What companies choose to sponsor says something about the company’s culture and ambition. Do they focus on sport or arts? Do they go for global events – football, olympics, Formula 1, or choose local events?

In another job I was involved in the assessment of a sports sponsorship, by the time we listed what was available, and eliminated options that were occupied by direct competitors the choice was between three. I think at the global level the decisions are pragmatic and connected to the desired scale.

So what about local sponsorships? Often there’s a direct connection based on the product, as in this case of a man going for the Guinness record on ironing – note the Philips logos in the background. I spotted a local sponsorship recently that got me thinking; the National Railway (Nederlandse Spoorwegen, or NS) sponsors book week in partnership with the Society for the Promotion of Dutch Books (Stichting Collectieve Propaganda van het Nederlandse Boek). It’s a brilliant sponsorship, here’s why.

Connect Company to Sponsor Event

At first trains might not seem to have much to do with books, but millions of people commute by train each day and many of them read. So the connection between taking a train and reading is already in people’s minds, and it’s already a habit. By sponsoring book week NS takes advantage of this existing habit.

If you’re looking for a local sponsorship look for something that connects your brand to an existing habit.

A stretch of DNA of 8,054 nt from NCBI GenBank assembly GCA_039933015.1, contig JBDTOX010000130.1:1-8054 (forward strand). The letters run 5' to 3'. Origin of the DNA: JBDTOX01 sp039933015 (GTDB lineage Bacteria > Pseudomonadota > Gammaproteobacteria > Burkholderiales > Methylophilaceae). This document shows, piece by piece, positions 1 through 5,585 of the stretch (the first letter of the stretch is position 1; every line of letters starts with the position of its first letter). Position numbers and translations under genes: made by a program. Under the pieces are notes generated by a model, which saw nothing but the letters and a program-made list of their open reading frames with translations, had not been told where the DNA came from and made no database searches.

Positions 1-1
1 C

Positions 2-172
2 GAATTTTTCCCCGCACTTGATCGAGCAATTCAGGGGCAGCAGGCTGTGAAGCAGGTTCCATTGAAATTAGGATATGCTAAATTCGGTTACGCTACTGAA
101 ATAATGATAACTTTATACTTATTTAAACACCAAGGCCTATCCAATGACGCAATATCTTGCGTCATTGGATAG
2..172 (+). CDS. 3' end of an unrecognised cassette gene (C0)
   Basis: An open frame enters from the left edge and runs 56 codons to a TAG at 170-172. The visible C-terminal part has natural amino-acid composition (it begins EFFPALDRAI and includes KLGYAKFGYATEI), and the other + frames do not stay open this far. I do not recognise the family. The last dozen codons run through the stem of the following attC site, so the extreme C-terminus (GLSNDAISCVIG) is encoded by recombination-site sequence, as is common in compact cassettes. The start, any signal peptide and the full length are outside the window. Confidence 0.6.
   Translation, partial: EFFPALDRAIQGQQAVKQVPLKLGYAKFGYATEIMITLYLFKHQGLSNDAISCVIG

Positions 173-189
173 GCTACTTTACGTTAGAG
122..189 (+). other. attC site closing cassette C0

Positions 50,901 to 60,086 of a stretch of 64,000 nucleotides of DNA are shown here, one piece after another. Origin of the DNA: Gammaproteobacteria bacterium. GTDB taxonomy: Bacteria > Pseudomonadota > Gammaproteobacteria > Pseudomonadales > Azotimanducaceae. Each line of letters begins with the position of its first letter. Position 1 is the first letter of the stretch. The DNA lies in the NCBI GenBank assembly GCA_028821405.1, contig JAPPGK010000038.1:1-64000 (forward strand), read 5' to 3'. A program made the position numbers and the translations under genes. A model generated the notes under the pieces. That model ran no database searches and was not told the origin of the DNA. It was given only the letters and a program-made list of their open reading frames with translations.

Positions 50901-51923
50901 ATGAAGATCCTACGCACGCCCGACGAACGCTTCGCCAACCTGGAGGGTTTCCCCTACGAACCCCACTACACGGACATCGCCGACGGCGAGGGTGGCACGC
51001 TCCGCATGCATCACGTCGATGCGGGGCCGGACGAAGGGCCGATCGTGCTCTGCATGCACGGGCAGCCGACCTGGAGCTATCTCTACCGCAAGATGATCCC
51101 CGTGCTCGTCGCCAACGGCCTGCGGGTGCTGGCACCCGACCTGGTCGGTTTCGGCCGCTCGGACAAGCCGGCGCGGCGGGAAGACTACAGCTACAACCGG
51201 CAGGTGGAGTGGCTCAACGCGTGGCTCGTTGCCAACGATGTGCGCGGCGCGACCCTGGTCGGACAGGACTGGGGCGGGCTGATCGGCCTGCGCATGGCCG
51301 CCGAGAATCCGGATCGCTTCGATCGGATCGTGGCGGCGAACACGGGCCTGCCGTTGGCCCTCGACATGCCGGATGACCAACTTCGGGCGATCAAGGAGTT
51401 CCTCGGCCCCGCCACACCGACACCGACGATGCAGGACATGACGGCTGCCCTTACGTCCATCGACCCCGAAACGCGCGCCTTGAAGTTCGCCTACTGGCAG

Easy to Communicate

screen-shot-2016-09-08-at-09-40-53I understood the connection with one image of a passenger reading, it’s a very easy connection to make.

If you can’t explain the connection in one sentence or with one image it might not be a real connection. If the story around your sponsorship feels forced, you might need to rewrite the story.  There’s more detail (and examples) of sponsorship storytelling in this great article.

Activation with Benefits

The NS activation includes multiple events; book week, children’s book week and national book prizes. At each event there are multiple events, including free travel with a promoted book, an author signing her book on some trips, exchange of children’s book, and there is a book exchange room at the network’s biggest train station (although that station is being rebuilt – I hope the book exchange survives).

The promoted book is one written specifically for book week, and seems to be a commissioned book – the author for next year’s book week (in March/April) is already known (article in Dutch).

Look for ways to activate your sponsorship that get media coverage – in this case the national book prizes – and local interest – the free travel will appeal to Dutch (OK, I’m pushing the Dutch stereotype here!).

The NS sponsorship is great, what more could they do? I didn’t see them activating on social media, and search today doesn’t find any evidence that they used social media to expand their impact, that may be limited by the lead organisation.

Lessons for your local sponsorship;

  1. choose a sponsorship that has an existing connection to your company
  2. develop a simple story that explains the connection; aim for one sentence or one image
  3. activate to appeal to your audience, and use media and social media to promote your activities in a positive way.